Within a few months, NUMMI was up and running and the world outside Toyota was getting its first close look at a successful pull system in operation. Still, what observers can see on the surface – such as low inventory – is only the result. The work behind the scenes to execute a system that looks so simple is in fact deceptively simple. Toyota had established an entire department to innovate every aspect of the design and operation of its supply system. To this day, it is the rare company (especially outside the auto industry) that is willing to invest in developing the organizational capability required to successfully transform to a pull system.  (Toyota views conversion from push to pull as a defining characteristic of the higher-level functioning of its system of Just-In-Time – which is in turn a major component of its Toyota Production System – but pull is just one piece of JIT, along with the concepts and practices of creating continuous flow with a defined Takt Time. A complete JIT supply system – the right item in the right place in the right amount at the right time with no shortages and no overproduction – requires many additional pieces beyond pull (which is after all simply a technique), including the location and scale of capacity installation, supplier-OEM relations, and, first and foremost, accurate and deep understanding of the needs of customers! (See Toyota’s official definition of JIT here.)


It is unfortunate indeed that the most viable way forward to fix what ails supply chains is frequently blamed for their failure. Academicians (such as those referenced above) do not have a monopoly on spreading misunderstandings about supply chain dynamics. Periodically, even the most highly esteemed journals publish articles blaming supply problems on Just in Time or lean manufacturing. Shortages of goods, such as those that followed 9/11 (Jim Womack and Dan Jones responded at that time here) or the disruptions from the massive earthquake and tsunami that struck Japan in 2011 or the Covid-19 pandemic (remarkably predicted with this preemptive debunking from Womack in 2006), invariably lead to nonsense such as this headline article in the Wall Street Journal in late 2020: Why Are There Still Not Enough Paper Towels? In it, the author writes: “Blame lean manufacturing. A decades long effort to eke out more profit by keeping inventory low left many manufacturers unprepared when Covid-19 struck. And production is unlikely to ramp up significantly any time soon.” (LEI responded to this via a letter to the editor.)

Now, in early 2021, the latest global supply chain crisis – progressing to items perhaps more challenging than toilet paper – entails semiconductors and geopolitics. Policies that led to three decades of chasing lowest piece prices in China are being reversed. The pendulum swings again. Through it all, there is a better way.


Enter Christoph Roser’s timely exposé All About Pull. With his latest book, Roser makes no pretense at giving us a sound bite for casual readers of 1,500-word simplifications.  The content in these pages will require you practitioners to do some work.

Roser introduces many techniques and tools that will help you to reconfigure supply chain operations. But more importantly, by exploring numerous approaches and methods, he challenges readers to rethink their strategy, to reconsider what their supply system needs to accomplish and why. How can you get each item to be in the right place at the right time? How can the thousands of people and processes of an extended value stream do the right work at the right time?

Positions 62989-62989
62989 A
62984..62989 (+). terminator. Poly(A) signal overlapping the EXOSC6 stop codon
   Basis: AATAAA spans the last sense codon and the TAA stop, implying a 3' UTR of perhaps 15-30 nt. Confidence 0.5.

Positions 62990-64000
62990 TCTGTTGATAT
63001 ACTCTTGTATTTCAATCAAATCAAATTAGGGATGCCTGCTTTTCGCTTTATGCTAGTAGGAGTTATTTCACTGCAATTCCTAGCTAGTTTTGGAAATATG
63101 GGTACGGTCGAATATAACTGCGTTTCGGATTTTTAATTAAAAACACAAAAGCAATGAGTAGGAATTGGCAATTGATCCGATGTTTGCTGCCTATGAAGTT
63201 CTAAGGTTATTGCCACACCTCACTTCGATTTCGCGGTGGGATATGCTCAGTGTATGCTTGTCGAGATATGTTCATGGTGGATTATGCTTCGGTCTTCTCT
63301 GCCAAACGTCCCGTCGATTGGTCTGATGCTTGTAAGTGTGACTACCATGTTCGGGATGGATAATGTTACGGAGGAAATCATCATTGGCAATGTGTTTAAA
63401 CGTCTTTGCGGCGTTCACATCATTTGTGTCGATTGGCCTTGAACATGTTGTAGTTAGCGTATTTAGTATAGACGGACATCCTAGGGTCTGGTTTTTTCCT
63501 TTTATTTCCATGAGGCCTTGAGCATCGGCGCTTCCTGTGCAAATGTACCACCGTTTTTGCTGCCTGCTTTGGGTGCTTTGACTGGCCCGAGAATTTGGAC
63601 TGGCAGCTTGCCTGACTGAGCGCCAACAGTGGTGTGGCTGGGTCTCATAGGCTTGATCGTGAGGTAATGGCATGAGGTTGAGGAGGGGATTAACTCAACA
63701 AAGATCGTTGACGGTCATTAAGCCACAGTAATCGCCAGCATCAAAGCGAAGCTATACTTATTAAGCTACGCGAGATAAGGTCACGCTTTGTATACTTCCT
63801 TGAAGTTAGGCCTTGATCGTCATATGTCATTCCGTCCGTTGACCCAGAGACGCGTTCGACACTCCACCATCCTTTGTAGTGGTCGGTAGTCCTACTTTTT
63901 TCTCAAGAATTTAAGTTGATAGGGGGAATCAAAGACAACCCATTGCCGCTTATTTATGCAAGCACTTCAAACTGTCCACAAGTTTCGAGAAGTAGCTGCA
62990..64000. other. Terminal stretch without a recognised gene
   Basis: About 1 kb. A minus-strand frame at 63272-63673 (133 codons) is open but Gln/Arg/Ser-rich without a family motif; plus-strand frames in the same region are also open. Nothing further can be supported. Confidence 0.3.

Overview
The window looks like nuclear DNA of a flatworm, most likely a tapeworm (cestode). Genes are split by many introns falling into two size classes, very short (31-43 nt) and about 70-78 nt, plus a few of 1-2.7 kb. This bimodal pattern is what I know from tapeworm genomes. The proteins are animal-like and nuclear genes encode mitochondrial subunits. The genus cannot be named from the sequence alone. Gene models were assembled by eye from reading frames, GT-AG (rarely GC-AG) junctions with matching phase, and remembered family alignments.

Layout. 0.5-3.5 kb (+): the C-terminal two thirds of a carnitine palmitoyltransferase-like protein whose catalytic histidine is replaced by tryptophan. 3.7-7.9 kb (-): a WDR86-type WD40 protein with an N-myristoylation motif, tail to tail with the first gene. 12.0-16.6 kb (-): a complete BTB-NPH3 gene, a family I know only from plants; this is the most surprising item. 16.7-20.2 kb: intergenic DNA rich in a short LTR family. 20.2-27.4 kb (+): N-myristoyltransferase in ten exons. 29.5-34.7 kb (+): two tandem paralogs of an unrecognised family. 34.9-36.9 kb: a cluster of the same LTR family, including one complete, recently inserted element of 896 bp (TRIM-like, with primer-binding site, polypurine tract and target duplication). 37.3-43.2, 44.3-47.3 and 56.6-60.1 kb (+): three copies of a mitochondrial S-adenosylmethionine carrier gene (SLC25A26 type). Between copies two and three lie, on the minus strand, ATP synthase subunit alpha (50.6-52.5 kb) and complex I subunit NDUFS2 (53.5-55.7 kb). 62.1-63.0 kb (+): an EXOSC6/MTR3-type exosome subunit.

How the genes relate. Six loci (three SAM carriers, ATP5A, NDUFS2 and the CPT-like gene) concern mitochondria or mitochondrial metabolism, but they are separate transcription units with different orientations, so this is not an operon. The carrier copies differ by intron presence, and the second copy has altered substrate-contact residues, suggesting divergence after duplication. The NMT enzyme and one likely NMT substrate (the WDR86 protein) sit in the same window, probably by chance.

The true nature of the lean enterprise is a holistic business system. In it, everything is connected. Therefore, the discipline of point optimization – the decades-long focus of supply chain research and a now-accepted dogma – typically creates waste everywhere in the system except the point being optimized. Until supply chain leaders train their vision on the entire value stream, cost savings will be illusory and eye-candy improvements unsustainable.

The power of lean is realized at the gemba through the way in which activities are connected and uncoupling those connections – be they on the shop floor or in the extended value stream – destroys the key dynamic of a lean system: the ability to learn and adapt. Break supply chain management into disconnected points of lowest-piece price locations or a set of black-box optimization algorithms and you will lose the ability to build a rational, practical, adaptable supply chain configured as a living learning system. Ultimately, this challenges managers to deeply understand how their value streams currently work and to design improved versions of them that are manageable and adaptable to rapidly changing real-world conditions.

System designs that ignore the human side of decision-making and hope to control supply chains through technology-only or technology-mainly solutions will not solve our problems. Centralized decisions (whether made by humans in command & control style or by machines using AI in black-box control style) are doomed for two reasons: 1) in today’s world they cannot match the dynamic adaptability of a distributed decision-making system, and 2) any time we divorce decision-making and ownership from the humans who do the work, we take away from those humans their sense of ownership, their engagement, and increase the likelihood that errors and even sabotage will occur as a result of alienation. Conversely, pull via Kanban or any other means – along with the other elements of a Just-In-Time production system, and, indeed, all the tools and methods of a lean system – cascades ownership to wherever the work is taking place. Ohno spoke of “Kanban democracy”, an elegant system with responsibility and authorization distributed dynamically based on need and transparent rules of engagement.

Supply system designers have no end of problems to solve and approaches to tackle them. The shift to pull is a technical challenge but it also requires a fundamental shift in the mindsets of not only supply chain professionals but also of chief executives. And it requires teamwork on a massive level. There is no denying the need for effective supply systems that meet the rapidly evolving complexities of the 21st Century. Learning the principles and practices of pull is a great place to start.

All About Pull Production book cover

Christoph Roser's new book All About Pull Production is available for purchase here.


John Shook photo
John Shook is the Chairman of the Lean Global Network